Conferences related to Distributed power generation

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2021 IEEE Photovoltaic Specialists Conference (PVSC)

Photovoltaic materials, devices, systems and related science and technology


2020 22nd European Conference on Power Electronics and Applications (EPE'20 ECCE Europe)

Energy conversion and conditioning technologies, power electronics, adjustable speed drives and their applications, power electronics for smarter grid, energy efficiency,technologies for sustainable energy systems, converters and power supplies


2020 IEEE 29th International Symposium on Industrial Electronics (ISIE)

ISIE focuses on advancements in knowledge, new methods, and technologies relevant to industrial electronics, along with their applications and future developments.


2020 IEEE International Conference on Systems, Man, and Cybernetics (SMC)

The 2020 IEEE International Conference on Systems, Man, and Cybernetics (SMC 2020) will be held in Metro Toronto Convention Centre (MTCC), Toronto, Ontario, Canada. SMC 2020 is the flagship conference of the IEEE Systems, Man, and Cybernetics Society. It provides an international forum for researchers and practitioners to report most recent innovations and developments, summarize state-of-the-art, and exchange ideas and advances in all aspects of systems science and engineering, human machine systems, and cybernetics. Advances in these fields have increasing importance in the creation of intelligent environments involving technologies interacting with humans to provide an enriching experience and thereby improve quality of life. Papers related to the conference theme are solicited, including theories, methodologies, and emerging applications. Contributions to theory and practice, including but not limited to the following technical areas, are invited.


2020 IEEE Power & Energy Society General Meeting (PESGM)

The Annual IEEE PES General Meeting will bring together over 2900 attendees for technical sessions, administrative sessions, super sessions, poster sessions, student programs, awards ceremonies, committee meetings, tutorials and more


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Periodicals related to Distributed power generation

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Advanced Packaging, IEEE Transactions on

The IEEE Transactions on Advanced Packaging has its focus on the modeling, design, and analysis of advanced electronic, photonic, sensors, and MEMS packaging.


Antennas and Propagation, IEEE Transactions on

Experimental and theoretical advances in antennas including design and development, and in the propagation of electromagnetic waves including scattering, diffraction and interaction with continuous media; and applications pertinent to antennas and propagation, such as remote sensing, applied optics, and millimeter and submillimeter wave techniques.


Applied Superconductivity, IEEE Transactions on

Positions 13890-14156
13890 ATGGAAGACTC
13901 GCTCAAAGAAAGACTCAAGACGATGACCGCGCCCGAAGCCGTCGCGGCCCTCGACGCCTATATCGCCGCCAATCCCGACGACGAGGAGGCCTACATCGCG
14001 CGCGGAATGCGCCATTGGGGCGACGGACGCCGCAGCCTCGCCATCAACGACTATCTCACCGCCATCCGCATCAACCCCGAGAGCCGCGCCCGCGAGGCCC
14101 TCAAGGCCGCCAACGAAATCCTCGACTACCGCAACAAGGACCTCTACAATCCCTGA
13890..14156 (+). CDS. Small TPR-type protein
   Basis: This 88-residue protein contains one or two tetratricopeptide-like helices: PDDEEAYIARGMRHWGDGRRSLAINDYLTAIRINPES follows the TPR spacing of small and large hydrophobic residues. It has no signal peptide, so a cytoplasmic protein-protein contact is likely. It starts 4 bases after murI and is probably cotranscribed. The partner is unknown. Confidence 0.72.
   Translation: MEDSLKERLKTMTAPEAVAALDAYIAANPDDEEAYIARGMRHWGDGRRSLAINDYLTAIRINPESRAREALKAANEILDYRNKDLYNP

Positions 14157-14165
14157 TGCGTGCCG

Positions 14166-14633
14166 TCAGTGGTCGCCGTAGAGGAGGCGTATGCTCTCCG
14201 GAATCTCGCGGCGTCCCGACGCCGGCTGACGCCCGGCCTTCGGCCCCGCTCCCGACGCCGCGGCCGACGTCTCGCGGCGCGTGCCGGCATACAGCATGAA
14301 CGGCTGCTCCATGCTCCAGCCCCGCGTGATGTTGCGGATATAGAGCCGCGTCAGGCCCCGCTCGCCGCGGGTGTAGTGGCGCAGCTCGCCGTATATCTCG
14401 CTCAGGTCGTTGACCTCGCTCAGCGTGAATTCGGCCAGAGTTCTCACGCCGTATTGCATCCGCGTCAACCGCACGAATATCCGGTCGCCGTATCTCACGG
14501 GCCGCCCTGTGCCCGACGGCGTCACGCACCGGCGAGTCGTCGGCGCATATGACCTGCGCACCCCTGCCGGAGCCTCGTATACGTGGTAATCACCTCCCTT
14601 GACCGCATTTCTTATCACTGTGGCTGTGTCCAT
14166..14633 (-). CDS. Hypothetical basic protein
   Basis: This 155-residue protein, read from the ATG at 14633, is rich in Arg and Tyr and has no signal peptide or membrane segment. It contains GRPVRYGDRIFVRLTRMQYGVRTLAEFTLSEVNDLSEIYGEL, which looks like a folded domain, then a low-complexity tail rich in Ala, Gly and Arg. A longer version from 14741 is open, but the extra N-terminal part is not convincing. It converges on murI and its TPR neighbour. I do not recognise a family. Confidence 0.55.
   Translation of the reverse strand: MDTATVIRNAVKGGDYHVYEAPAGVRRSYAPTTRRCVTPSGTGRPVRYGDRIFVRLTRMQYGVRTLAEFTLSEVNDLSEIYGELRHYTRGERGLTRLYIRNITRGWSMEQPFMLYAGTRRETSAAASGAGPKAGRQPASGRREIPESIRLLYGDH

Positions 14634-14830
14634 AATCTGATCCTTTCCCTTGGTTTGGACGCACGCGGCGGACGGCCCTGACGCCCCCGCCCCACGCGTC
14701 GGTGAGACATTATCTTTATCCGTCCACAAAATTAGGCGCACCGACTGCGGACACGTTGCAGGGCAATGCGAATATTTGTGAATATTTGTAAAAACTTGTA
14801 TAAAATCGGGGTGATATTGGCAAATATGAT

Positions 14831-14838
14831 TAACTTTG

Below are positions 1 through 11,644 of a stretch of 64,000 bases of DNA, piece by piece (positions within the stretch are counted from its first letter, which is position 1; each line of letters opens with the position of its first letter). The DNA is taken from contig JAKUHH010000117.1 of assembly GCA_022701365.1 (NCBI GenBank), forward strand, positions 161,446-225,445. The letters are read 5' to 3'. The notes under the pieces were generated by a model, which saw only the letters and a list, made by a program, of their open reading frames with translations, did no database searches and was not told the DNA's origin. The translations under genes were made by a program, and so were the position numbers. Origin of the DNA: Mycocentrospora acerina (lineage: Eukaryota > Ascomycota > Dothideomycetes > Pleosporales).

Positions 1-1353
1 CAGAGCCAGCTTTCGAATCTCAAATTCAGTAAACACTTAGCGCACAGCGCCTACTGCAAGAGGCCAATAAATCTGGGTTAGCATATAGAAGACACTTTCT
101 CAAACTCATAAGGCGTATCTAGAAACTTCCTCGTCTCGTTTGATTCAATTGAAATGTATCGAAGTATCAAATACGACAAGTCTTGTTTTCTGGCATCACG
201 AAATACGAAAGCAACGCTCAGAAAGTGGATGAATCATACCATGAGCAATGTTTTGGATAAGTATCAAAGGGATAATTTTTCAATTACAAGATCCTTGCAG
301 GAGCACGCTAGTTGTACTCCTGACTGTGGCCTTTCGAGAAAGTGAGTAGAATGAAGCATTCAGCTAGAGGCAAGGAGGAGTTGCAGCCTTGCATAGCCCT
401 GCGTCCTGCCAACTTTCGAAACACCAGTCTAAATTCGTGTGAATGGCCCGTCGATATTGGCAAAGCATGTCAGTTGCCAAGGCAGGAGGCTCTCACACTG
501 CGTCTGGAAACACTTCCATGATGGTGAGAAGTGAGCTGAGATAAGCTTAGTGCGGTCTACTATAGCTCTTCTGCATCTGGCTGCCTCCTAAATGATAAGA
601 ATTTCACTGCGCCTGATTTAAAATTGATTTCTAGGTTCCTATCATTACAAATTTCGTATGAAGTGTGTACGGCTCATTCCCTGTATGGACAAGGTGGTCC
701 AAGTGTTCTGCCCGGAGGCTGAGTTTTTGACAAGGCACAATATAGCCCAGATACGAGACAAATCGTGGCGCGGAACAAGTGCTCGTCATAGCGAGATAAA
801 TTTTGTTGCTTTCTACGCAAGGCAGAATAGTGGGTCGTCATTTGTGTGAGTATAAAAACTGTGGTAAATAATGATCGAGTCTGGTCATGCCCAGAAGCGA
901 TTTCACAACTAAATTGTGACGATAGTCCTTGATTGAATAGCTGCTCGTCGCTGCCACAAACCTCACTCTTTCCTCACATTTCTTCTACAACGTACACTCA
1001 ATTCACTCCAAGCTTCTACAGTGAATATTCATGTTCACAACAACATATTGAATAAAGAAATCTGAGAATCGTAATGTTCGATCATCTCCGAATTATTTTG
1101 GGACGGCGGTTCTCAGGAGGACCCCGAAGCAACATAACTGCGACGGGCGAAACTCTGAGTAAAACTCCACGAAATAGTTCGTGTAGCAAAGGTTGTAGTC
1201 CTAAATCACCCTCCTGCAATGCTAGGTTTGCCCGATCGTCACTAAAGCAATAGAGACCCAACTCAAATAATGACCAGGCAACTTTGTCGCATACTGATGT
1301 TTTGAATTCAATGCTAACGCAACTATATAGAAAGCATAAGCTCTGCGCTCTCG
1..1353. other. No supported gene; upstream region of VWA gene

Contains articles on the applications and other relevant technology. Electronic applications include analog and digital circuits employing thin films and active devices such as Josephson junctions. Power applications include magnet design as well asmotors, generators, and power transmission


Automatic Control, IEEE Transactions on

The theory, design and application of Control Systems. It shall encompass components, and the integration of these components, as are necessary for the construction of such systems. The word `systems' as used herein shall be interpreted to include physical, biological, organizational and other entities and combinations thereof, which can be represented through a mathematical symbolism. The Field of Interest: shall ...


Biomedical Circuits and Systems, IEEE Transactions on

The Transactions on Biomedical Circuits and Systems addresses areas at the crossroads of Circuits and Systems and Life Sciences. The main emphasis is on microelectronic issues in a wide range of applications found in life sciences, physical sciences and engineering. The primary goal of the journal is to bridge the unique scientific and technical activities of the Circuits and Systems ...


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Most published Xplore authors for Distributed power generation

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Xplore Articles related to Distributed power generation

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Transmission Worth of Photovoltaic Generation

IEEE Power Engineering Review, 1992

None


Distribution Planning and Operations with Intermittent Power Production

IEEE Power Engineering Review, 1982

The introduction of small-scale dispersed intermittent power production, such as photovoltaic and wind electric generation into distribution systems, will affect distribution system planning and operations. This paper examines the technical and economic impacts on the delivery system due to the presence of these new production sources, particularly those problems arising from their intermittent nature. A methodology for distribution planners and ...